Titanic Sinking - Identifying the Orphans
MAY LEARN IDENTITY OF TITANIC ORPHANS
Waifs Rescued by Miss Hays Believed to be Children of "Mr. Hoffman."
While Cables Are Busy Trying to Discover Secret, Youngsters Are Enjoying a Life of Luxury.
No one appeared yesterday who could identify the two children saved from the Titanic by Miss Margaret Hays of 304 West Eighty-third Street, daughter of Charles M. Hays, who was lost, but R. D. Neill, New York agent for the Children's Aid Society, said late in the afternoon that he was reasonably sure their father was a Mr. Hoffman, who lost his life in the disaster.
On the only passenger list Mr. Neill has been able to obtain there appears among the second cabin passengers the entry: "Mr. Hoffman and two children." Mr. Neill hopes that the original list, which probably will be received here to-morrow, will give further information, and solve the question of the identity of the little ones.
Miss Hays and others traveling first cabin, who were rescued, are also sure that they saw the two children on several occasion before the Titanic struck the iceberg playing among the second cabin passengers. The youngsters were always accompanied by the man, who it is now believed was Hoffman, and it was his devotion to them that attracted their attention.
The children speak French, and obviously are of foreign birth, but Mr. Neill said yesterday that the was not sure as to what nationality they belong. He would not be surprised, he said, if it turns out that they are of Polish birth.
Mr. Neill recalled the story yesterday told by some of the rescued passengers that, in the midst of the excitement, a man ran up to one of the lifeboats, and started to lift two children into it. He was warned that there was no room for him. He replied that he did not wan to go, but begged that the children be taken along. This man was Mr. Hoffman, Mr. Neill believes.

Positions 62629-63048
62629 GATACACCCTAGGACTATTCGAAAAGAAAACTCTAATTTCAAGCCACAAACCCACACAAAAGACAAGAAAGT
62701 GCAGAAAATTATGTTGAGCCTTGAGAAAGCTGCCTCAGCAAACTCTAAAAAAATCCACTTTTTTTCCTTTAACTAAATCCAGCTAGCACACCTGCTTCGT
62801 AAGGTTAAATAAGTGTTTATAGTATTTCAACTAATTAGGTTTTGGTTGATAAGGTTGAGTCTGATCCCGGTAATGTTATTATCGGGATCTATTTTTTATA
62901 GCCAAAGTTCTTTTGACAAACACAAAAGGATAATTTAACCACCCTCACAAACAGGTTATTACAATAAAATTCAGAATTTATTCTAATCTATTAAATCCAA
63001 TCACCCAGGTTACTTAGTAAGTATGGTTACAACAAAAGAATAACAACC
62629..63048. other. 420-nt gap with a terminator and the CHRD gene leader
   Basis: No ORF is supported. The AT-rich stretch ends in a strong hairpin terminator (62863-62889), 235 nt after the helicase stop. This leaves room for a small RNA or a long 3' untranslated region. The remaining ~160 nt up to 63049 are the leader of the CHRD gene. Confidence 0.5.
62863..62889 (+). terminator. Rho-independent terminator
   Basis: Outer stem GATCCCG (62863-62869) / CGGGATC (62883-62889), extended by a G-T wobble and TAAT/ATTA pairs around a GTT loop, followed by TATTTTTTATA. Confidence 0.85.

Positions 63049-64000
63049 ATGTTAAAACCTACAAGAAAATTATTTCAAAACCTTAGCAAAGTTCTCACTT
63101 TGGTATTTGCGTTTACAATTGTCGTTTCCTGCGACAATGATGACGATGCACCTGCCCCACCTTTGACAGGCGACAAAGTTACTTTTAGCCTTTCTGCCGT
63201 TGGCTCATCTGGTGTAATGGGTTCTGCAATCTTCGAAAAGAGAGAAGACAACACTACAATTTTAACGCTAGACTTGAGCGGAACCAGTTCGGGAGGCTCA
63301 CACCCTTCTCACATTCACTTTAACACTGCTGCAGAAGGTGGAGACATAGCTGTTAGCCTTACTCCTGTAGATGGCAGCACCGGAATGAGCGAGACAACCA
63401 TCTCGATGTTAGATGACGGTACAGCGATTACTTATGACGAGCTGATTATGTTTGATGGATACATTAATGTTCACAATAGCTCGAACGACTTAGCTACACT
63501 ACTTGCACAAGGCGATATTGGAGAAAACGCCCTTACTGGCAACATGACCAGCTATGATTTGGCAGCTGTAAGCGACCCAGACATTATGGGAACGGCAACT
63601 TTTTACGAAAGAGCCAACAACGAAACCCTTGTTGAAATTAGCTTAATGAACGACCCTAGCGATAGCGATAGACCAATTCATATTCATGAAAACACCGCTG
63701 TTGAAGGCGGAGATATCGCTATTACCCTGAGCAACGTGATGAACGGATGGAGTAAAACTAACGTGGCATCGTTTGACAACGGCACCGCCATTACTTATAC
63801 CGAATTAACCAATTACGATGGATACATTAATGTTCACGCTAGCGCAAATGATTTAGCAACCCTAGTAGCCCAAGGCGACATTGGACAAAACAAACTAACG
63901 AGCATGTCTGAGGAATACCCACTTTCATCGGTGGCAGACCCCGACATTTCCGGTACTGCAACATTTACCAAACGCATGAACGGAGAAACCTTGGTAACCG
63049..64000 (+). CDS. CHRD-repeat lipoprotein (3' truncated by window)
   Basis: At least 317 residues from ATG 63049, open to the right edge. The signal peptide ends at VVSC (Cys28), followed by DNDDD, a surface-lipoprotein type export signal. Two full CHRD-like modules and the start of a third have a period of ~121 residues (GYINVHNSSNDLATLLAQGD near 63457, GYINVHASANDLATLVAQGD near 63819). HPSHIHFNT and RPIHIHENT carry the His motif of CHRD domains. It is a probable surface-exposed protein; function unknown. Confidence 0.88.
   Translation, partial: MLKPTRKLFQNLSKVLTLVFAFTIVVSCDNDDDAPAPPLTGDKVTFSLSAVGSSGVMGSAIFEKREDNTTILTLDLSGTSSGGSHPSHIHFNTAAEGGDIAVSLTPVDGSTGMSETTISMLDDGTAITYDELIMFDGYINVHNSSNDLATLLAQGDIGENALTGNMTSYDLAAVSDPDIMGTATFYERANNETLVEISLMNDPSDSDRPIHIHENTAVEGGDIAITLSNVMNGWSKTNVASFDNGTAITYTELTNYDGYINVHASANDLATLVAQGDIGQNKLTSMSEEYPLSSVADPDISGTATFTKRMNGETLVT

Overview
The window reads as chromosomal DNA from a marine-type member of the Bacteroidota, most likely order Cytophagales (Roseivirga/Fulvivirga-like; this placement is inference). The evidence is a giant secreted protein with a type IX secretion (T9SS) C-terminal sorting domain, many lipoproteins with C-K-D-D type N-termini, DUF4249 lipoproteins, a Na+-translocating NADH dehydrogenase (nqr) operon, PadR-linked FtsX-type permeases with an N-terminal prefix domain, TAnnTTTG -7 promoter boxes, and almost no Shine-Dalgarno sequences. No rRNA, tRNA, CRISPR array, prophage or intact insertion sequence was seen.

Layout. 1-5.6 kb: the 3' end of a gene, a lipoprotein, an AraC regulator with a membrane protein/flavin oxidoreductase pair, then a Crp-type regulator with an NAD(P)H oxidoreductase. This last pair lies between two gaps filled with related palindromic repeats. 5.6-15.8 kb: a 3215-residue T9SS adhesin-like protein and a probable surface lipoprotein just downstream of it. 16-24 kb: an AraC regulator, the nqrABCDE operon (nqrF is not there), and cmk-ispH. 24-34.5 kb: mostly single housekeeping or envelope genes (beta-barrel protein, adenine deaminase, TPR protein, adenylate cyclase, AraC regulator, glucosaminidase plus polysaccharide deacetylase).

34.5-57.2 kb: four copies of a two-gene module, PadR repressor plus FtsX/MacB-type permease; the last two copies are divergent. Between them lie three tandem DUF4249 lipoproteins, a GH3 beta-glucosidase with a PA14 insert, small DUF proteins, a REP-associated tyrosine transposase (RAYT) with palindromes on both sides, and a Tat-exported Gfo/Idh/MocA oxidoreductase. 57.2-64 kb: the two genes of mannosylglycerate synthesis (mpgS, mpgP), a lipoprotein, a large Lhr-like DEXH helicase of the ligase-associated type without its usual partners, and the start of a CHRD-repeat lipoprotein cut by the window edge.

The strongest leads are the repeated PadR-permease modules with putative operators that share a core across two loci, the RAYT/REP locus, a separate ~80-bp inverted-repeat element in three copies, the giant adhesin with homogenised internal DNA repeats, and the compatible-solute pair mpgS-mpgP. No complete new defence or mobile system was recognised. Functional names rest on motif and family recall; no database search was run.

The children, whose given names are supposed to be Lola and Louis, are still at the home of Frank K. Hays, where they were taken by Miss Hays. They seem not the least homesick, and are having the time of their lives, for the family lives in a fine, big house not far from Riverside Drive, and every comfort and luxury is being provided for them.
Every effort has been made to get the children to talk of themselves and their parents, but their answer to all questions is a babble of almost unintelligible French. Much of their time yesterday was spent in an effort to describe to Miss Hays all about animals they found in a picture book. Not a mention have they made of their father.
While the children are enjoying themselves a great commotion has been raised in an effort to learn their origin. Etienne Lanel, French Consul General in New York, had called, and, with the authorization of the French Government, he is sending cablegrams and making a search which extends across the ocean. Scotland Yard has also been notified and asked to do its part.
Frank Hays said yesterday that the children would be provided with a home for several days by him unless they are claimed. The family does not consider adopting the youngsters, he said, but they will not want for a home, because more than a score of men and women, all apparently well-to-do, have called or written, offering to take charge of the babies. He called them babies, he said, because the eldest could hardly be more than 3 or 3Â½ years old.
Offers to adopt the children have also been made by persons who called at the offices of the Children's Aid Society, but in most instances the applicant has not been willing to take both, and Mr. Neill says, even if they are not claimed by relatives, he will never agree to the children being parted. "That would only make their case a more pitiable one." he said.
For the present, until something definite is established, the children will be left with Miss Hays. Mr. Neill said yesterday that he did not believe they could be in better hands. The youngsters, apparently, are satisfied with this arrangement. Yesterday they were taken for a drive on Riverside Drive, and everything is being done to divert their minds from the terrible experience through which they have passed.
The New York Times, New York, NY 22 Apr 1912